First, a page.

Commenced in January 2007
Paper Count: 32009
4D Modelling of Low Visibility Underwater Archaeological Excavations Using Multi-Source Photogrammetry in the Bulgarian Black Sea
Abstract:This paper introduces the applicability of underwater photogrammetric survey within challenging conditions as the main tool to enhance and enrich the process of documenting archaeological excavation through the creation of 4D models. Photogrammetry was being attempted on underwater archaeological sites at least as early as the 1970s’ and today the production of traditional 3D models is becoming a common practice within the discipline. Photogrammetry underwater is more often implemented to record exposed underwater archaeological remains and less so as a dynamic interpretative tool. Therefore, it tends to be applied in bright environments and when underwater visibility is > 1m, reducing its implementation on most submerged archaeological sites in more turbid conditions. Recent years have seen significant development of better digital photographic sensors and the improvement of optical technology, ideal for darker environments. Such developments, in tandem with powerful processing computing systems, have allowed underwater photogrammetry to be used by this research as a standard recording and interpretative tool. Using multi-source photogrammetry (5, GoPro5 Hero Black cameras) this paper presents the accumulation of daily (4D) underwater surveys carried out in the Early Bronze Age (3,300 BC) to Late Ottoman (17th Century AD) archaeological site of Ropotamo in the Bulgarian Black Sea under challenging conditions (< 0.5m visibility). It proves that underwater photogrammetry can and should be used as one of the main recording methods even in low light and poor underwater conditions as a way to better understand the complexity of the underwater archaeological record.
Digital Object Identifier (DOI): doi.org/10.5281/zenodo.1316478Procedia APA BibTeX Chicago EndNote Harvard JSON MLA RIS XML ISO 690 PDF Downloads 1178
 G. F. Bass, “Archaeology Under Water,” in Ancient peoples and places, New York, 1966.
 J. Green, “Maritime archaeology: a technical handbook,” 1990.
 M. Rule, “The Mary Rose: The Excavation and Raising of Henry VIIIs Flagship,” 1982.
 N. Rule, “Some techniques for cost-effective three-dimensional mapping of underwater sites,” BAR International Series, vol. 598, p. 51, 1995.
 I. Karayotov, “The Antique and Medieval port at the mouth of the river Ropotamo,” Acta TAB, vol. 5, pp. 64–66, 1990.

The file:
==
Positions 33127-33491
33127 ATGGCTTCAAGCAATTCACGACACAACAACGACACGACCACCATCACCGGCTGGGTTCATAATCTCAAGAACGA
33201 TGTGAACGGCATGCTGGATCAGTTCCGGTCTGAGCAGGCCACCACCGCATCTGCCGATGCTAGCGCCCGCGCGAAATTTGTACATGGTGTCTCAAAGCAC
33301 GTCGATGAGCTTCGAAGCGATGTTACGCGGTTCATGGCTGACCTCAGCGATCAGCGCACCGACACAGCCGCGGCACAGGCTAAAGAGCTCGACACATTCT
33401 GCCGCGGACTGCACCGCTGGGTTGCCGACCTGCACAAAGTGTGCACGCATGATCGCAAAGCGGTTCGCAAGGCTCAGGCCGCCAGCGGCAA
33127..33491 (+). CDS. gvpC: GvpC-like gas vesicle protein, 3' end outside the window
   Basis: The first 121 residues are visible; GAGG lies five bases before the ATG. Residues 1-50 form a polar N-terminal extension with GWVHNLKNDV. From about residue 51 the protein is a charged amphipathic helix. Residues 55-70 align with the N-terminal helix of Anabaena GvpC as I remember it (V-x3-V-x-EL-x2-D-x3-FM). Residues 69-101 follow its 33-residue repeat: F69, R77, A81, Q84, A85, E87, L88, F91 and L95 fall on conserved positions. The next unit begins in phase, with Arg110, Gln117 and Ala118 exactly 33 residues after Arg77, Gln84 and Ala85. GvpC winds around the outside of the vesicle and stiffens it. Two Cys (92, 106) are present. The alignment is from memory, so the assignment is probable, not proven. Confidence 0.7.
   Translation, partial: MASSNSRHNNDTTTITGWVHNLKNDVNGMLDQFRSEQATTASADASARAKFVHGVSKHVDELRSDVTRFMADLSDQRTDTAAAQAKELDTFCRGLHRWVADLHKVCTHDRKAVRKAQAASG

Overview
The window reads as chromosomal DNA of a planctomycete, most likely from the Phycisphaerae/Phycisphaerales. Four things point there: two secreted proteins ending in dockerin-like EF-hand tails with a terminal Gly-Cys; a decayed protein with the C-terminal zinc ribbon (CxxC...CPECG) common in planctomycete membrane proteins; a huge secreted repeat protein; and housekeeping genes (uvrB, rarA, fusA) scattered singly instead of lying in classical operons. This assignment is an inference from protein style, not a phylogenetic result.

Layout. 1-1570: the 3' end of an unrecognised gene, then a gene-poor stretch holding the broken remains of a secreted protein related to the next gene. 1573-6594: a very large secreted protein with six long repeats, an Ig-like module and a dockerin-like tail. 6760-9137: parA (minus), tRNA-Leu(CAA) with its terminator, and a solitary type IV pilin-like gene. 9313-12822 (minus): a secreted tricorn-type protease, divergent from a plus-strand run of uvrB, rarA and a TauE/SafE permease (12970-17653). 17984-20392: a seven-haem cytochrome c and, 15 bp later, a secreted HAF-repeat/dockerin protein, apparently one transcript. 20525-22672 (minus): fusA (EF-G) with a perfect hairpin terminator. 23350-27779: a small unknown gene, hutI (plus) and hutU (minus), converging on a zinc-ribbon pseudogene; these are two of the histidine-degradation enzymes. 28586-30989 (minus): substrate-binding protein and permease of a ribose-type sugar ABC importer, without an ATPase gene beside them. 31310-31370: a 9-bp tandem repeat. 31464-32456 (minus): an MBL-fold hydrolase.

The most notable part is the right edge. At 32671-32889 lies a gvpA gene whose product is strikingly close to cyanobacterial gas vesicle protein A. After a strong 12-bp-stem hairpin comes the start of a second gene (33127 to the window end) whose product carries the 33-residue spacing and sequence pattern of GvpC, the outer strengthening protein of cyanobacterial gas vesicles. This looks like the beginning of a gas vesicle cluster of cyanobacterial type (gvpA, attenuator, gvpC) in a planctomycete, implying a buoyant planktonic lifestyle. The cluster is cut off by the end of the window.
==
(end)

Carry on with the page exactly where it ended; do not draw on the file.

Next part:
C. J. Lister, R. N. Hiscott, A. E. Aksu, and P. J. Mudie, “Compositional trends through the Holocene mud succession of the southwestern Black Sea shelf: Implications for sedimentary provenance and water-level history,” Sedimentary Geology, vol. 316, pp. 13–25, 2015.
 G. Lericolais, J. Bourget, I. Popescu, P. Jermannaud, T. Mulder, S. Jorry, and N. Panin, “Late Quaternary deep-sea sedimentation in the western Black Sea: New insights from recent coring and seismic data in the deep basin,” Global and Planetary Change, vol. 103, no. April 2013, pp. 232–247, apr 2013.
 H. Br¨uckner, D. Kelterbaum, O. Marunchak, A. Porotov, and A. V¨ott, “The Holocene sea level story since 7500 BP Lessons from the Eastern Mediterranean, the Black and the Azov Seas,” Quaternary International, vol. 225, no. 2, pp. 160–179, oct 2010.
 V. Yanko-Hombach, A. S. Gilbert, and P. Dolukhanov, “Controversy over the great flood hypotheses in the Black Sea in light of geological, paleontological, and archaeological evidence,” Quaternary International, vol. 167-168, pp. 91–113, jun 2007.
 I. Popescu, G. Lericolais, N. Panin, A. Normand, C. Dinu, and E. Le Drezen, “The Danube submarine canyon (Black Sea): morphology and sedimentary processes,” Marine Geology, vol. 206, no. 1-4, pp. 249–265, may 2004.
 A. E. Aksu, H. Gillespie, and P. J. Mudie, “Dino flagellate cysts , freshwater algae and fungal spores as salinity indicators in Late Quaternary cores from Marmara and Black seas,” vol. 190, 2002.
 A. E. Aksu, R. N. Hiscott, and D. Ya, “Oscillating Quaternary water levels of the Marmara Sea and vigorous outflow into the Aegean Sea from the Marmara Sea Black Sea drainage corridor,” vol. 153, pp. 275–302, 1999.
 W. B. F. Ryan, W. C. Pitman, C. Major, K. Shimkus, V. Moskalenko, G. A. Jones, P. Dimitrov, N. Goriir, M. Saking, and H. Yiice, “An abrupt drowning of the Black Sea shelf,” vol. 138, pp. 119–126, 1997.
 J. McCarthy and J. Benjamin, “Multi-image Photogrammetry for Underwater Archaeological Site Recording: An Accessible, Diver-Based Approach,” Journal of Maritime Archaeology, mar 2014.
 C. Beltrame and E. Costa, “3D survey and modelling of shipwrecks in different underwater environments,” Journal of Cultural Heritage, 2017.
 O. Barkai and Y. Kahanov, “The Tantura F Shipwreck, Israel,” International Journal of Nautical Archaeology, vol. 36, no. 1, p. 21, 2007.
 M. Eliyahu, O. Barkai, Y. Goren, N. Eliaz, Y. Kahanov, and D. Ashkenazi, “The iron anchors from the Tantura F shipwreck: typological and metallurgical analyses,” Journal of Archaeological Science, vol. 38, no. 2, pp. 233–245, 2011.
 N. Rule, “The Direct Survey Method (DSM) OF Underwater Survey, And Its Application Underwater,” International Journal of Nautical Archaeology, vol. 18, no. 2, pp. 157–162, 1989.